Inside Israel

Number of seriously ill COVID patients climbs to over 300, with 40,000 new cases

The number of patients seriously ill with COVID-19 climbed to 306, according to Health Ministry daily figures published Friday, up from 283 the previous day and with another 40,430 new cases diagnosed in the previous 24 hours.

There was no additional loss of life from the disease on Thursday and the death toll stood at 8,293, according to the data available Friday.

Of the 306 patients in serious condition, 86 were critically ill and 76 were on ventilators. Another 120 patients are currently hospitalized in moderate condition and 451 are suffering mild symptoms.

Of the 319,572 virus tests carried out Thursday, 12.65% confirmed infection, the newest data showed, in a continuation of the high positive rate seen over the past week. There were currently close to 250,000 active COVID-19 patients overall across the country.

Israel is reportedly seeing a significant drop in the number of seriously ill patients who need to be ventilated due to infection with the Omicron variant, compared to previous waves.

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Though highly infectious, the Omicron strain now dominating the country is considered less virulent than previous variants, and Health Ministry figures show that the number of both seriously ill patients and deaths is lower than rates seen in the past.

A Magen David Adom worker takes a swab for a COVID-19 rapid antigen test at a Magen David Adom testing center in Jerusalem, on January12, 2022. (Olivier Fitoussi/Flash90)

By way of comparison, the death toll was 8,224 a month ago, and stood at 8,176 in late November when the Omicron variant was first discovered by South Africa.

The 70 deaths recorded as a result of COVID-19 over the past month, compared to much higher death rates earlier in the pandemic, seem to be a sign of both the effectiveness of vaccines as well as the differences seen with the Omicron variant.

In August-September 2021, when the country was in the grip of a wave of Delta variant infectious, daily deaths averaged over 20 for a period of a few weeks, whereas throughout the current wave the toll has remained in single digits, and usually below five.

Similarly, the number of patients who deteriorated into serious condition each day during the previous wave in the same period ranged from around 70-110, whereas the peak number in the current outbreak, recorded on Tuesday, was 72 with the number usually half that amount.

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Nonetheless, infections on Thursday drove 38,605 more people into isolation through exposure to a known virus carrier, bringing the total in quarantine due to exposure to 178,988 in addition to the 248,192 active patients, 968 of which were currently hospitalized.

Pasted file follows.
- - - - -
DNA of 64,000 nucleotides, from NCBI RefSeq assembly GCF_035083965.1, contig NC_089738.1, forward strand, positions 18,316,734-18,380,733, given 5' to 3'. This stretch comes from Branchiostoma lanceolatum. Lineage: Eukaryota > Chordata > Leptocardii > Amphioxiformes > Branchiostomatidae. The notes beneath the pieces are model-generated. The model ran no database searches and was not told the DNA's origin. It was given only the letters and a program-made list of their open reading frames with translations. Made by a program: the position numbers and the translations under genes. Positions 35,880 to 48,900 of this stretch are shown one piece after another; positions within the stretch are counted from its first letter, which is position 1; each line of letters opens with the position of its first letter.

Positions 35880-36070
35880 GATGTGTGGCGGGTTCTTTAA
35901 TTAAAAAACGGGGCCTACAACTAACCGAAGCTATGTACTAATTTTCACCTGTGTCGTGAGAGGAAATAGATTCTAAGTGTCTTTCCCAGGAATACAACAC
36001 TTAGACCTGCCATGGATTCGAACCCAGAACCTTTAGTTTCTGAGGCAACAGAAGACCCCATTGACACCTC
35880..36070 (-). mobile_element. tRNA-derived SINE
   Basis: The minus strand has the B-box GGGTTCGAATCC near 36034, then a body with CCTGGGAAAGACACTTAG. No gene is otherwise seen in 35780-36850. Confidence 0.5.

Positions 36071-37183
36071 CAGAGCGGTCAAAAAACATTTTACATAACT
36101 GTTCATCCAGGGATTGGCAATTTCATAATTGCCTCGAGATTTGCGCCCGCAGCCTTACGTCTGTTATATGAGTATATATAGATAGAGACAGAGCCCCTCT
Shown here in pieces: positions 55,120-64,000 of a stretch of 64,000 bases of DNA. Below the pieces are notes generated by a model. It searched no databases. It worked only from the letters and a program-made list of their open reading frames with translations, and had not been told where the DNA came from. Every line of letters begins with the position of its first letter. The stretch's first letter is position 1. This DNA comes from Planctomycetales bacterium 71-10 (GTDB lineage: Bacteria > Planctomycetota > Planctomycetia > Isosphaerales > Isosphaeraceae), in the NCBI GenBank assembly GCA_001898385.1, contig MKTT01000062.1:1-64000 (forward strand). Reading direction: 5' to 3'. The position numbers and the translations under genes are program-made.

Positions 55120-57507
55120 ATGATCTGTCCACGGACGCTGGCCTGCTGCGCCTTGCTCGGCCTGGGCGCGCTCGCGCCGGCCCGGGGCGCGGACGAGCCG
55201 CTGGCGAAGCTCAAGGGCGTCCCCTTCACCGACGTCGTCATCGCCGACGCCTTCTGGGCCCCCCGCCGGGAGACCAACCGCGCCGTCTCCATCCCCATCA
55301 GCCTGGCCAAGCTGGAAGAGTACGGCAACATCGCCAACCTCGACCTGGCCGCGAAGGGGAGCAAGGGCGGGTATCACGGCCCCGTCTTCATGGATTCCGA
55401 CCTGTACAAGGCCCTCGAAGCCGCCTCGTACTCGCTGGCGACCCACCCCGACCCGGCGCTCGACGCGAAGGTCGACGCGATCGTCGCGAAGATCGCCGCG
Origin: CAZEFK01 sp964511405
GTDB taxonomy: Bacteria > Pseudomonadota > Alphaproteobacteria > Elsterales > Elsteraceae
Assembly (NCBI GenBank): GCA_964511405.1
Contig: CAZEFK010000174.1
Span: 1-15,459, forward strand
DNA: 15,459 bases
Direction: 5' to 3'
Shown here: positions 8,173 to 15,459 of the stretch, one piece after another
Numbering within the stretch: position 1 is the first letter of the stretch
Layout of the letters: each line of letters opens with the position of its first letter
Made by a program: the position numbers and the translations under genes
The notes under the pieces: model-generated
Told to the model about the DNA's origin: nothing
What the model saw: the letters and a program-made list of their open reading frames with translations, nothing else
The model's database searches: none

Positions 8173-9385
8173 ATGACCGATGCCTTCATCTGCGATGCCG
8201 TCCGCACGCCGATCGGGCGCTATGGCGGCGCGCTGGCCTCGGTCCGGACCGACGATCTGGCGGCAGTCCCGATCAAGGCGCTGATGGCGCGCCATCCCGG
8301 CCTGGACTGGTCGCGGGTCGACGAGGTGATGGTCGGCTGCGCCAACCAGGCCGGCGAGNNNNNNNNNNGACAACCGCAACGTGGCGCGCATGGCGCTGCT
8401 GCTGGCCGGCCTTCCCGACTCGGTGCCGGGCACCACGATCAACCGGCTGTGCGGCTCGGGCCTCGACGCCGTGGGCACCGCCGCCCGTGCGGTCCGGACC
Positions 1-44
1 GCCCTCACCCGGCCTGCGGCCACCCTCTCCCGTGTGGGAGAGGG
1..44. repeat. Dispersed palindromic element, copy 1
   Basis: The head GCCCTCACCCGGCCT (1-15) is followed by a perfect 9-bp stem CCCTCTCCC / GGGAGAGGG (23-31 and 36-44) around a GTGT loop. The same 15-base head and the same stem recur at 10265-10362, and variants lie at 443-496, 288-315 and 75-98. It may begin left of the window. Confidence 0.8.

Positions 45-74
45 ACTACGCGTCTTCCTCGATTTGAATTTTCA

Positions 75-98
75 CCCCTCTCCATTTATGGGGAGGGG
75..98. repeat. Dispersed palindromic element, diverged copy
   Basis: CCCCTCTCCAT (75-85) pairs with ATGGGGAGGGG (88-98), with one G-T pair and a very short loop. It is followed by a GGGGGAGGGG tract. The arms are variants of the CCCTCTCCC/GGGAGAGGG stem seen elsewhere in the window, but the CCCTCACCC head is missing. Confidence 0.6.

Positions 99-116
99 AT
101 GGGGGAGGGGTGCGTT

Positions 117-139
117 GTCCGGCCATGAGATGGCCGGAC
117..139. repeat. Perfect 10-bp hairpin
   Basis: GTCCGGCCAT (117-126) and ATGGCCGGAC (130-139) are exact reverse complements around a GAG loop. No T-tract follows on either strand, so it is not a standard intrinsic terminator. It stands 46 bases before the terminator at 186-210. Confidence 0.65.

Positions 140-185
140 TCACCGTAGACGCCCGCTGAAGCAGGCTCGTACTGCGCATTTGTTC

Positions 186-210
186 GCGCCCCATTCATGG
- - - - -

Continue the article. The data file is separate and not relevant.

On Thursday, new rules for quarantine began, shortening isolation for asymptomatic COVID patients from 10 days down to seven. But those still displaying symptoms throughout the full week will be required to keep isolating for a total of 10 days.

Coronavirus czar Prof. Salman Zarka seen during a visit at a Safed hospital on August 24, 2021. (David Cohen/Flash90)

Government coronavirus czar Salman Zarka said Thursday that as COVID infection rates surge and increasing numbers of medical staff are infected, non-essential treatments may need to be temporarily frozen.

During a live online briefing, Zarka said that the numbers of absent health workers, as well as rising numbers of COVID, flu and other patients, has placed immense pressure on the health system.

Rising infection “brings us immense challenges in terms of preserving essential services,” said Zarka, and health officials are therefore considering “minimizing non-essential treatments.”

Zarka said that such decisions are likely to be made on a hospital-by-hospital basis, depending on the availability of medical staff and hospital beds.

As of Thursday morning, there were 5,657 medical staffers nationwide in quarantine due to infection or exposure, according to the Health Ministry, including 767 doctors and more than 1,500 nurses.

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But Zarka warned that those rates could continue to rise, in particular among the elderly and high-risk.

“We’re starting to see it, we’re starting to see more people hospitalized, some with Omicron, some with Delta,” said Zarka. “I’m worried that the wave, in terms of serious cases, will only start now, and we’ll see [a rise in] those seriously ill [patients] and those on ventilators.”

Israel is currently offering fourth vaccination doses to those over 60 or in high-risk groups. According to Health Ministry data, 506,022 people have received the fourth dose as of Friday morning. Some 6,665,249 Israelis received the first jab, of which 6,006,927 got their second shot. Of those, 4,381,906 have also received their third shots, or boosters, according to the ministry.


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